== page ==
Wednesday, June 30, 2010

The Prettiest Recipe in the English Language

One of my favorite things to do when I go back to Britain is to visit the second-hand book shops. In actual fact most ot the bookshops are selling books of some value, although clearly one man's treasure is another man's trash. In Edinburgh there are several bookshops in which I always like to spend time perusing their flower and garden sections for old and/or illustrated books. I delight in these books, and find that the older volumes devoted to flowers give me an insight into just how much of a fashion based business it is that we are in, as it is easy to see that what was once old and forgotten will come around again, as it has so many times before. For instance consider this observation from a charming book I picked up called "The Scented Garden" by Eleanour Sinclair Rohde: "On the show table, however, modern roses reign supreme. Those serried ranks of hybrid teas give one the impression that not only are they at home at a show, but that the enjoy it. I am always struck with the fact that their colors are so curiously like the more expensive materials displayed in shop windows. And the leaves (and even the thorns) of many of the modern varieties look as though they had been rationed. There is always just enough and not a leaf nor a thorn to spare. What a contrast to the abundant healthy foliage (and the thorns!) of the old roses. No, those of us who love the old roses are not blind, nor do we suffer from the hallucination that modern roses are scentless. We see quite clearly that they are beautful, but somehow their beauty fails to touch our hearts." That was written in 1931!! I imagine garden roses and the desire for sweet perfumes and the old cabbage shape in floristry have come and gone a few times since then. Of late however, especially with the introduction of the David Austin cutting roses and varieties from Meilland such as Yves Piaget and Prince Jardinier, it seems that we are returning to the forms and scents described in the passage, but now featuring vase life that is more consistent with modern expectations. Indeed, the rose breeders are striving to reintroduce sweet perfumes and low centered, fully quartered rosette shapes to their catalogues.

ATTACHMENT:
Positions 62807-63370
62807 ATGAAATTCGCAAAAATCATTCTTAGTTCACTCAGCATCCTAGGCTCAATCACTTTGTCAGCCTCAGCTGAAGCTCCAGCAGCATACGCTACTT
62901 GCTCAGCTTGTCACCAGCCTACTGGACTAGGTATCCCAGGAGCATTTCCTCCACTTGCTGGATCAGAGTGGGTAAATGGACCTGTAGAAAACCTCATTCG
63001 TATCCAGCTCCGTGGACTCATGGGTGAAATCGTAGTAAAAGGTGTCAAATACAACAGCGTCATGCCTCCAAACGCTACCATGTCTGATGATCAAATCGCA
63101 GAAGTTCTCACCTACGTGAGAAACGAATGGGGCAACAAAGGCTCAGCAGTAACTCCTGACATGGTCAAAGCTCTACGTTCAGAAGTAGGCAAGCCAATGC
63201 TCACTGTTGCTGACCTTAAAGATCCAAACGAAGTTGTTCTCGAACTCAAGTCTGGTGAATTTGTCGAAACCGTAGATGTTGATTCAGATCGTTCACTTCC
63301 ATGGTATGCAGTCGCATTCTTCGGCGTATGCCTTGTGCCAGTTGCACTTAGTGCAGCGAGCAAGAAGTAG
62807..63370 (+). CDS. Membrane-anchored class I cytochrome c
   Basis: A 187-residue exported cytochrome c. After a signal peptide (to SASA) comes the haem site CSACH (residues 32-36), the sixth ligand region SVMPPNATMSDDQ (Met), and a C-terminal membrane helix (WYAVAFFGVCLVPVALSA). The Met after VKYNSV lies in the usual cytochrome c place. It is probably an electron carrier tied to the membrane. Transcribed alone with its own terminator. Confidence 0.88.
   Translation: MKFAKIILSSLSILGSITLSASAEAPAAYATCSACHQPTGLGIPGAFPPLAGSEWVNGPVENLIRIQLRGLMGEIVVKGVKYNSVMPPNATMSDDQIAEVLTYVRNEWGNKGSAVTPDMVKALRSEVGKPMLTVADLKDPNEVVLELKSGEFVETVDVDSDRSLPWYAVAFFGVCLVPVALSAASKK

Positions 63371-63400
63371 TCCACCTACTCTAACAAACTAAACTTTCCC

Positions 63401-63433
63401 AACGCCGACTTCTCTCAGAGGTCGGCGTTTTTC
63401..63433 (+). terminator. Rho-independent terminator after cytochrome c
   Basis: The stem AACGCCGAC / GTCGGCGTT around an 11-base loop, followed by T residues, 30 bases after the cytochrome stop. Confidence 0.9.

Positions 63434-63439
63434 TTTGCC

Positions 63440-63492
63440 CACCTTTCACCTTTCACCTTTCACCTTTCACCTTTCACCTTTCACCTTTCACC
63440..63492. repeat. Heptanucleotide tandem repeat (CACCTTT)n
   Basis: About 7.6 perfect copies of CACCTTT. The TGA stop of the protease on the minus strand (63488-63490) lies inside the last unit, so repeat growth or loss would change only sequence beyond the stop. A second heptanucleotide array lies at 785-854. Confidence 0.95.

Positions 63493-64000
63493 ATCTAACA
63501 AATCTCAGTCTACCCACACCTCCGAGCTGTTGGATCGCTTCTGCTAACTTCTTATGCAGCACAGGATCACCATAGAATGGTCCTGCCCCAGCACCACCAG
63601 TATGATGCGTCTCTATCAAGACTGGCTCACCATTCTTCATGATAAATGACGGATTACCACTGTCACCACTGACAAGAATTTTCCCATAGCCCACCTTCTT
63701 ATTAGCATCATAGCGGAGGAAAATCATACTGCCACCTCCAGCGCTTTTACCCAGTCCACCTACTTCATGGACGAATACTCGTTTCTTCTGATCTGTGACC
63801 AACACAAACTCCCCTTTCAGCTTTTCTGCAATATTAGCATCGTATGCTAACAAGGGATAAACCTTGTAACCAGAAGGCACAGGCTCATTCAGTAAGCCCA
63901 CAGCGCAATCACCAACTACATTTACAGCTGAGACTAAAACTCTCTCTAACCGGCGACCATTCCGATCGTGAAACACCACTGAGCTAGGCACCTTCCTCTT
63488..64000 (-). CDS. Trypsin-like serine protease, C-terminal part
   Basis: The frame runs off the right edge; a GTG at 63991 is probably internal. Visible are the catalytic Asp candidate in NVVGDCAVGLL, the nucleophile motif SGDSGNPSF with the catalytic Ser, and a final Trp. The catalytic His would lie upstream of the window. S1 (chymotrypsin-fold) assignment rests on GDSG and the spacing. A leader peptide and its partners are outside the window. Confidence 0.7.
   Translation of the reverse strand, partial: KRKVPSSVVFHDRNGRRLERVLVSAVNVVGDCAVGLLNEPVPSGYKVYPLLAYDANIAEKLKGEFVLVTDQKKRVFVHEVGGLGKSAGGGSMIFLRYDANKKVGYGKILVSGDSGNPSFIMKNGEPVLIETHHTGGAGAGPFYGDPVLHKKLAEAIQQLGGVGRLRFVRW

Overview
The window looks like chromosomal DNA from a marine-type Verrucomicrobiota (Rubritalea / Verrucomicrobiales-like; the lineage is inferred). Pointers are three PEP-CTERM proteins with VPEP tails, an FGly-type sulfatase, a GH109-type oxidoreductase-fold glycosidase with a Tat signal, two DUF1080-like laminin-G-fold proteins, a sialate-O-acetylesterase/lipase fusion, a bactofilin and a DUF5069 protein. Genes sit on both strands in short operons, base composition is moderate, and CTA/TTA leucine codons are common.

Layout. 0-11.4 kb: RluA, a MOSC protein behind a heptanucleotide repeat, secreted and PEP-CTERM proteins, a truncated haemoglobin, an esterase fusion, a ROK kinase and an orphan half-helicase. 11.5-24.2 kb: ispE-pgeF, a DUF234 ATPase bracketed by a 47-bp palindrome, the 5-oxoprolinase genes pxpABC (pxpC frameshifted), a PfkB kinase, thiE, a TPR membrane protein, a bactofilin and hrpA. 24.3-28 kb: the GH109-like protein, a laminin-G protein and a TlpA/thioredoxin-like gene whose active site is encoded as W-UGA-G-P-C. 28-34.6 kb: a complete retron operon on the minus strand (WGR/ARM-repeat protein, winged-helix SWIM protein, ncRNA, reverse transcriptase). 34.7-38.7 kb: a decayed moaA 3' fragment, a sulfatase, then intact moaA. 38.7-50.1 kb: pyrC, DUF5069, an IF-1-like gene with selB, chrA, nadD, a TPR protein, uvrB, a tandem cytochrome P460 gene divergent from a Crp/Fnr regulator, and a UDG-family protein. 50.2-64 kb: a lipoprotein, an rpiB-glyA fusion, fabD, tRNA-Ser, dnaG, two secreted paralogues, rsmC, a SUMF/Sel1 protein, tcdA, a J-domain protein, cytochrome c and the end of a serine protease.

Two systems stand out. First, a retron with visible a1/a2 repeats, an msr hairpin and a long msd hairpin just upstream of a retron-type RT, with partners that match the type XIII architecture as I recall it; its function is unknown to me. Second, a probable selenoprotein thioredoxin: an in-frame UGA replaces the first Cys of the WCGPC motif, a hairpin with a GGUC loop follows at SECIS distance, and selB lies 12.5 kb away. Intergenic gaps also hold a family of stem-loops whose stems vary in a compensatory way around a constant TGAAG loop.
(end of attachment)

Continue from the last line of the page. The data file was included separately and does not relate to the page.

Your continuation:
However, one passage in this lovely little tome was a chapter devoted to aromatic herbs, that features a recipe entitled "To enable one to see fairies".
"To enable one to see fairies. A pint of sallet oyle and put it into a vial glasse: and first wash it with rose-water and marigolde water; the flowers to be gathered towards the east. Wash it till the oyle becomes white, then put into the glasse, and then put thereto the budds of hollyhocke, the flowers of marygolde, the flowers of tops of wilde thyme, the budds of young hazel, and the thyme must be gathered near the side of a hill where fairies used to be; and take the grasses of a fairy throne, then all these put into the oyle in the glasse and sette it to dissolve three dayes in the sun, and then keep it for thy use."

How absolutely delightful! However, I do have a question: How does one find a fairy throne?

Images top to bottom:
1. Patience by David Austin
2. Rosa centifolia; painted by Redoute 19th century
3. Yves Piaget by Meilland
4. Miranda by David Austin
5. Figure adorning a tomb; Greyfriars Kirkyard, Edinburgh

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